You can read a more detailed article by Ian Bruce and Nick Thorpe, originally published in ‘Wirebird’, the magazine of Friends of St Helena{20}, September 2014{21}

The image on the right is taken from a rather interesting larger picture. We would be delighted to know what occasion it depicts.

Nicholas Anthony (‘Nick’) Thorpe (1949-2022)

In the office, 2004
In the office, 2004

At home, 2018
At home, 2018

Nick was the Great-Grandson of WA Thorpe{22} and himself qualifies for a mention here.

In addition to running the family business from 1986{23} until 2014, he was also heavily involved in the island community. He had an encyclopaedic knowledge of island history which he generously shared - substantial amounts of the content on Saint Helena Island Info are credited to him.

He was interested in anything old, constantly rescuing and restoring everything from antique firearms to furniture, classic vehicles to Historic Buildings{24}. He oversaw many heritage projects including rescuing the cannons from Banks Battery in 1992 and establishing the new Museum of St Helena in 2002. In addition to volunteering at the Museum of St Helena he was active on the board and as a member of the St Helena Heritage Society and the St Helena National Trust.

A quirk for which he was famous was turning up to prestigeous events (e.g. at Plantation House) casually dressed, when everyone else was in their finery, to the consternation of some governors (and the amusement of others) - he clearly did not feel the need to show off.

Dr. W. J. J. Arnold (1867-1925)

Dr. W. J. J. Arnold (1867-1925)

Wilberforce John James Arnold is commemorated on the Island’s most prominent memorial, a granite obelisk raised in 1926 by public subscription in the main square of Jamestown, as the greatest friend St Helena ever had. This is no exaggeration when it is considered that, over a period of twenty years, he carried the responsibilities of physician, surgeon, dentist, health officer, Justice of Peace, Member of Council and, on three occasions, Acting Governor.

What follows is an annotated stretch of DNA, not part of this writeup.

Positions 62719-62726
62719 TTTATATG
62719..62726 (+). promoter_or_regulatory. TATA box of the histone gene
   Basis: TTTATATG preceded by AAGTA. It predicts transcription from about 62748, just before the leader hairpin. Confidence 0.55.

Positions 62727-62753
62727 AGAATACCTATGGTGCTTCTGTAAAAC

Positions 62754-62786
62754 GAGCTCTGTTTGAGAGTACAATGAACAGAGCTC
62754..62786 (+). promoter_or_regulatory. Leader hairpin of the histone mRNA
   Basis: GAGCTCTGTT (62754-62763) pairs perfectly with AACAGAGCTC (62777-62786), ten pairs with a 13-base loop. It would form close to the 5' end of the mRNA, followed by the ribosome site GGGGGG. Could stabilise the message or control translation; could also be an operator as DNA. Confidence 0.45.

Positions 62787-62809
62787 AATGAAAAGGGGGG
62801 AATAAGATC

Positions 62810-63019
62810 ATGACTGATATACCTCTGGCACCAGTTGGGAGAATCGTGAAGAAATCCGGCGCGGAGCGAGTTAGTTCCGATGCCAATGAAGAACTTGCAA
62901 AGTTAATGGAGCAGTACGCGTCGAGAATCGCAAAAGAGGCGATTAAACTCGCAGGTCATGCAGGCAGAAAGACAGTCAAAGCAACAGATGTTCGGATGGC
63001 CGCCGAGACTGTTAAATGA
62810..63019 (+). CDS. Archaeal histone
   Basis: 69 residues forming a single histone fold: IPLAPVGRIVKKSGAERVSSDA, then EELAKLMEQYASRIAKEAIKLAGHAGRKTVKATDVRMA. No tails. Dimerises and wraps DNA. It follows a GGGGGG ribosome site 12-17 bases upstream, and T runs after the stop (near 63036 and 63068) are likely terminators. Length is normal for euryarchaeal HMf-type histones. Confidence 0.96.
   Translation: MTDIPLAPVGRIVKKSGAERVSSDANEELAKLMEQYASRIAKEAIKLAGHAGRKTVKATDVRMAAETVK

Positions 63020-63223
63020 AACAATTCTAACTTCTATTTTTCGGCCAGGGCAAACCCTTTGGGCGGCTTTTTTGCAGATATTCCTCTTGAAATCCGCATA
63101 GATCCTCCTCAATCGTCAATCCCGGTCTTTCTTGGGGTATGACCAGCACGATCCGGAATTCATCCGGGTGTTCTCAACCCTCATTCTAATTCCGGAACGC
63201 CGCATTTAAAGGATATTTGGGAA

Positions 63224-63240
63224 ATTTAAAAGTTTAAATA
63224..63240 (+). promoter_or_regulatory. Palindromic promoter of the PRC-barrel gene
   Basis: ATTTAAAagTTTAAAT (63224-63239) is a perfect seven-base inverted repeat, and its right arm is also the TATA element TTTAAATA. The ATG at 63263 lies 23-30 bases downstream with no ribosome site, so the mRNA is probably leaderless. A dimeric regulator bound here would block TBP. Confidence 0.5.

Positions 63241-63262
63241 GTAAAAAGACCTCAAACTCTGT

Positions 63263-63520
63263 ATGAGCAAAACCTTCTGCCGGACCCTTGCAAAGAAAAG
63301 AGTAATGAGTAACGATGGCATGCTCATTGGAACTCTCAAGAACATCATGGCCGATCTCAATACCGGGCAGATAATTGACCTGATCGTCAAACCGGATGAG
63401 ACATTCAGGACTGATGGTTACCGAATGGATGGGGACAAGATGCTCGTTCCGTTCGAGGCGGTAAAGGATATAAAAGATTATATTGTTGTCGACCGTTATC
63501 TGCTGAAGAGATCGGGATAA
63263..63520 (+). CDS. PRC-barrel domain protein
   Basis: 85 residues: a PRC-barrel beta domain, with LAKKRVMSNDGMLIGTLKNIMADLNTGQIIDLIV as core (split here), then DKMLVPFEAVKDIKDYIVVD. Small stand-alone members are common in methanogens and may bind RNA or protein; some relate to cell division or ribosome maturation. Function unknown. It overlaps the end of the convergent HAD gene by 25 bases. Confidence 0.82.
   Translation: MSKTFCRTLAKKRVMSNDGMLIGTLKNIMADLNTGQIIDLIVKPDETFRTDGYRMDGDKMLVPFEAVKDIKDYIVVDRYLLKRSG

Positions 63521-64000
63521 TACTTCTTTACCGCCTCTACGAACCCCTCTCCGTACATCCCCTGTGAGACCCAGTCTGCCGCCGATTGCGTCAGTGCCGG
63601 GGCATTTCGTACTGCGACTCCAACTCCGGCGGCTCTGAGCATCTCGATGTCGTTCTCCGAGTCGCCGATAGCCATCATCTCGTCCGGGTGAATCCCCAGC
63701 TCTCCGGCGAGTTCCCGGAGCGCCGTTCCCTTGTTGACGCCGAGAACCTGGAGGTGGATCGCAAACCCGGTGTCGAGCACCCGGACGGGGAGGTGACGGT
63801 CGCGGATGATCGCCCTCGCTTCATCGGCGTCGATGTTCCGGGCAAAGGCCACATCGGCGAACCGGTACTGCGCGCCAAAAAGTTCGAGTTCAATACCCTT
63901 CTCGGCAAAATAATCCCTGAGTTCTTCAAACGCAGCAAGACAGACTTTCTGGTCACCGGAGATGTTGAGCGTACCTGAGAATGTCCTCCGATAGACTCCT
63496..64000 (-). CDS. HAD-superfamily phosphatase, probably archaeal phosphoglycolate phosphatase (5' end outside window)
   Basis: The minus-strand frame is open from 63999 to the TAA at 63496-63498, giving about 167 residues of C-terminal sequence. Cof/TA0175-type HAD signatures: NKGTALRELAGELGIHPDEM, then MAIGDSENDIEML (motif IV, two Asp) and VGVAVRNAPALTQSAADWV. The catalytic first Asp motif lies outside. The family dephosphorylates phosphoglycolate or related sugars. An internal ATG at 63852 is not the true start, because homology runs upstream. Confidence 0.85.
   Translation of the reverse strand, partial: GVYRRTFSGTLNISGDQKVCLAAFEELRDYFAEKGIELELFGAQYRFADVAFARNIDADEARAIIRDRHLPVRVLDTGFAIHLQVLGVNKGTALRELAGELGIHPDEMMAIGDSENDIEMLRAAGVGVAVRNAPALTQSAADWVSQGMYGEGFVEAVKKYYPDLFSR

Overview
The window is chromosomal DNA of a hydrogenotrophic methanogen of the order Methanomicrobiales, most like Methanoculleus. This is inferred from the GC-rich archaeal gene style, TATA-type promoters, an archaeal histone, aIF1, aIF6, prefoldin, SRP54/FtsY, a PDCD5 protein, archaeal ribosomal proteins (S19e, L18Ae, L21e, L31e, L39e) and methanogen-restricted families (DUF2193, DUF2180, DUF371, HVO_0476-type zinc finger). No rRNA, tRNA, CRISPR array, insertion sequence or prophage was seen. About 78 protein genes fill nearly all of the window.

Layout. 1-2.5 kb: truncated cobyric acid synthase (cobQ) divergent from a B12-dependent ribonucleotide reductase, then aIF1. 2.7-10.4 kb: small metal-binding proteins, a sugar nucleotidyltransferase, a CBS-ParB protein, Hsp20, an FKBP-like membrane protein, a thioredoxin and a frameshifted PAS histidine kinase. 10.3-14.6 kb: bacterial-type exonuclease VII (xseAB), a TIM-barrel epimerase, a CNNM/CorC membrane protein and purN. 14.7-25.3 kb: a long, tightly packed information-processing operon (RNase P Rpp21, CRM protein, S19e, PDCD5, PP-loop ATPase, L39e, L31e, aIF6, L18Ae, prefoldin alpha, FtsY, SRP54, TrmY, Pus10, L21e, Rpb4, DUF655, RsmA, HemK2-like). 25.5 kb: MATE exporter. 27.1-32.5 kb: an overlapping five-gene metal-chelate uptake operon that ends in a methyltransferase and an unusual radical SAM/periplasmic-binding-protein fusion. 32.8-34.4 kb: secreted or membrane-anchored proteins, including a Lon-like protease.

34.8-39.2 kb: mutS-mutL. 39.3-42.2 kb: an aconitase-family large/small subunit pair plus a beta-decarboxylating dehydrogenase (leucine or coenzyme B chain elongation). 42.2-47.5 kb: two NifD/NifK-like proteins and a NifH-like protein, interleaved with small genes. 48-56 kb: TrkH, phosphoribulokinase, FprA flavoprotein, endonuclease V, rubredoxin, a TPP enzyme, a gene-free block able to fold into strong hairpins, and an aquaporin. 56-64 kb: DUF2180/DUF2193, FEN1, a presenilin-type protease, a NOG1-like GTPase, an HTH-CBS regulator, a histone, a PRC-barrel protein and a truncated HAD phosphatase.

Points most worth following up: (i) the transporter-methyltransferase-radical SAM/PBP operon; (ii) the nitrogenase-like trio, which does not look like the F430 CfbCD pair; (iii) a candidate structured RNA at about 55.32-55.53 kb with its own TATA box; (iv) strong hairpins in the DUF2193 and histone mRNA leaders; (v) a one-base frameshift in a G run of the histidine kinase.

He was born in Belfast, Ireland, on 22nd April 1867, the eldest son of a surgeon. He attended Methodist College and Queen’s College (now Queen’s University) in Belfast and qualified for medicine and surgery in 1894. His health was always somewhat frail, and in an attempt to strengthen his constitution, he spent a year away from his medical studies at sea on a clipper ship. His first medical assignment after qualification was assistant surgeon at Aberdare, a coal district in Wales, at a small hospital.

In 1900 the Anglo-Boer War brought him to St Helena with the Volunteer Medical Staff Corps, to attend the troops and the Boer PoWs’ hospital in Jamestown.

In April 1903, Arnold became the Colonial Surgeon and Health Officer for the island, a poorly paid position (around £200 p.a. ‘plus horse allowance’) where overwork was his constant companion, especially because he was usually as the only doctor and the island was plagued by multiple epidemics during his tenure, including influenza, scarlet fever, diphtheria, and whooping cough. In this capacity he helped with the investigation into the Prosperous Bay Murder. In The ‘Blue Book’ for 1904 Governor Gallwey reports: